Running Start Spotlights
Lisa Kacos, MM Theory 2010
How would you describe your professional identity in a sentence?
Trumpet, keyboards, ukulele, and backing vocals for The Outer Vibe.
Can you summarize your current entrepreneurial projects in a sentence or two? How was The Outer Vibe involved with the conception of Band Camp, and its growth outside of the MSU Community Music School?
In 2009, The Outer Vibe teamed up with the MSU Community Music School to form Rock Camp, a summer music camp for teens who play a rock instrument. The camp has run every year since then, and we also offer a session in our hometown of Grand Rapids, MI. Rock Camp is an opportunity for kids to form a band, make new friends outside of their school, and learn how they can form and maintain their own band outside of camp.
Aside from Rock Camp, The Outer Vibe is a full-time touring and recording band. We recently flew in our producer from California to our Michigan recording studio for an intense songwriting/recording session, where we wrote and recorded 18 songs in 8 days as part of what we call our “Viberary Project.” We’re building a catalog of songs to have on file for licensing opportunities, so we’ve been finishing all our songwriting ideas, old and new, to have as part of the Viberary, which currently contains about 50 songs. It’s an ongoing project and we plan to release some of the new songs in spring/summer 2016.
How has your career, project, or initiative been growing and developing since you graduated? Since last year? What are your next steps as you go forward?
I earned a Master of Music Theory at MSU in May 2010 (I also earned a Bachelor of Composition and Music Theory in December 2007) and was fortunate to immediately get a job at Grand Rapids Community College teaching freshman music theory, aural skills, and trumpet lessons. I have always split my time between teaching and being a part of The Outer Vibe, and that has become challenging as I was gradually given more classes at the college and as the band continued to grow. My answer continues with your next question…
What is the interaction between your "day job" of music theory professor, applied music teacher, and your "night job" as part of a super hip band? How do you find balance?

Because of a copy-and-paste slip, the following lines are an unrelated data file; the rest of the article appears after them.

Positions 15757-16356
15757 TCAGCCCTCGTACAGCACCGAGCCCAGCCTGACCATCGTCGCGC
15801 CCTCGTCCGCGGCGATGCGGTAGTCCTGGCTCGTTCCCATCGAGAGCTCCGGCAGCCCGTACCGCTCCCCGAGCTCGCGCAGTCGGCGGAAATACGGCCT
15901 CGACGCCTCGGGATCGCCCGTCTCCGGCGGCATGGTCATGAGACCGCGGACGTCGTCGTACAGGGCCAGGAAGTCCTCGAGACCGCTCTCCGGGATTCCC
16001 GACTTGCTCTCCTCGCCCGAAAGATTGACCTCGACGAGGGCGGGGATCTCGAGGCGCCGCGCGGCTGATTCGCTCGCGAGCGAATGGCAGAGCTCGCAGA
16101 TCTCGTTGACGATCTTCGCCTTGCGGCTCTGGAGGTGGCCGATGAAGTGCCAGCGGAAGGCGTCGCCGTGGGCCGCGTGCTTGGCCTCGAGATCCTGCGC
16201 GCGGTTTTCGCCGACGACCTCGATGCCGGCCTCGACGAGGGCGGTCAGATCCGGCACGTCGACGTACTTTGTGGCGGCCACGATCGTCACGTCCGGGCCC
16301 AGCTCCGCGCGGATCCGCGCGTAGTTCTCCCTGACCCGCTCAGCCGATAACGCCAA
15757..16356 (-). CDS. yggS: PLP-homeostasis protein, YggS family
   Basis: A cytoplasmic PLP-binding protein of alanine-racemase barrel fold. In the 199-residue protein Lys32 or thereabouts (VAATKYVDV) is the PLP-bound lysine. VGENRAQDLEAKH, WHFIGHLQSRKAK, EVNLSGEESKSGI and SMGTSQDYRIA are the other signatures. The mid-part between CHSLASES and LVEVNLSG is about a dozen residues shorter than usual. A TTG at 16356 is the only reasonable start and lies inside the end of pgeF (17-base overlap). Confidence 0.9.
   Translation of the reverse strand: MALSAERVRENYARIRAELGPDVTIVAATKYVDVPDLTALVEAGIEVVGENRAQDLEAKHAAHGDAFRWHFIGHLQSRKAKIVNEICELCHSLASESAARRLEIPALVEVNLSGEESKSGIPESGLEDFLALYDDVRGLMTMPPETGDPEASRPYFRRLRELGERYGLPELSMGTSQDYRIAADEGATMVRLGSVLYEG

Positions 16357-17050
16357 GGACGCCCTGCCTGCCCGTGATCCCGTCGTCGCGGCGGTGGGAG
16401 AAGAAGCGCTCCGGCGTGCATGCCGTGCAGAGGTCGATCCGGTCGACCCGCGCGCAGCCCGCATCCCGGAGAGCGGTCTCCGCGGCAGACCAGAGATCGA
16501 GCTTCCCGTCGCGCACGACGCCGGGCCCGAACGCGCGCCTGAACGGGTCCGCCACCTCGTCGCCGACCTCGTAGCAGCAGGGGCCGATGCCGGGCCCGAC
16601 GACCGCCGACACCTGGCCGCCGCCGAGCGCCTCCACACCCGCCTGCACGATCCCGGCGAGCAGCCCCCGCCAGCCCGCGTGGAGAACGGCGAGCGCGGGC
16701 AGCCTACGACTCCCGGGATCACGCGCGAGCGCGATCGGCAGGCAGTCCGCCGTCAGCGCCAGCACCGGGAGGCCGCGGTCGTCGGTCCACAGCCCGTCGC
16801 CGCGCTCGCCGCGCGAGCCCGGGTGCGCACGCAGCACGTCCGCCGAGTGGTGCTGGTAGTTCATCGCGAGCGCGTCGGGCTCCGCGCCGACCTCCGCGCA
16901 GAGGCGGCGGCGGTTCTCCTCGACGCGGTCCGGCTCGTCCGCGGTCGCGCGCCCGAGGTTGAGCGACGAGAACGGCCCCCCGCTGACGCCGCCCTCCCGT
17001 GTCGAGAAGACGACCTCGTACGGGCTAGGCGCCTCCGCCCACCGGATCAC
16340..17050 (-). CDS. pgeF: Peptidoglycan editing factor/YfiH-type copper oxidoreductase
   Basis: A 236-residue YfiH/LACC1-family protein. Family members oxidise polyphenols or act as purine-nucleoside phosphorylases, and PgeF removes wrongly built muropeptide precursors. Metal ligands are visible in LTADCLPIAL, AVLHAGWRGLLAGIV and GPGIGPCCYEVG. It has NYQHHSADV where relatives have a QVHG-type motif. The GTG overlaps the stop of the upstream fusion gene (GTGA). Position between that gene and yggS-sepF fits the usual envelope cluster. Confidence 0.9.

That is a great question! I balanced my adjunct position at Grand Rapids Community College with my band schedule as long as I could, which did occasionally involve sleepless nights of late gigs and then going straight to teach my 7:45 AM theory class. At the end of 2015, The Outer Vibe signed with Atomic Music Group, a booking agency out of California, and we are currently in the middle of our first national tour. As of January 2016, The Outer Vibe members are committed full time to the band and we do not have day jobs.
How did the College of Music prepare you to embark on your career?
I noticed the most personal growth in myself during my 2 years of grad school at MSU. The mentorship I received from my professors is something I carry with me and often reflect on. My theory professors in particular always led by example and reflected integrity, musicianship, and passion in everything they did. Those traits are important in any relationship or situation, academic or not, and I strive to be as respectable to others as they were to me.
What do you think are the most important skills to have as a 21st century musician? As an entrepreneur?
Even in this technology-driven world, there is nothing that can compare to meeting someone face-to-face, having a confident and amiable conversation, and shaking a hand. It is important to set goals for yourself (the band and I like to write down our goals on sticky notes and put them on the wall where we see them every day), but it is also important to be open-minded to opportunities that may not be exactly what you were looking for. After attending a music/business program in April 2015 in Oakland, CA called Zoo Labs Music Residency (where we worked with some brilliant entrepreneurs, musicians, and start-ups from the tech world), we started thinking about our band in a totally different light. At this 10-day music residency, we were immersed in what felt like a crash course business degree, in addition to writing and recording three new songs. I would challenge any musician who wants to be involved with the music business in any way to take an entrepreneurship class. I wish I would have.
What words of wisdom do you have for current MSU students? Anything you wish you could tell your younger self?
From my perspective as a gigging artist - you can make a living as a musician, but it takes a perspective and self-accountability that one might not necessarily take away from their time in college. Someone is always better than you but it doesn’t mean they will get the job. Not everyone understands the music biz, so when making education and career decisions for yourself, it’s wise to consult those who actually do what you want to do for a living. Don’t worry about things in the future that haven’t gone wrong yet, and lastly, don’t be so busy preparing a just-in-case “Plan B” that you forget to pursue your first choice “Plan A”.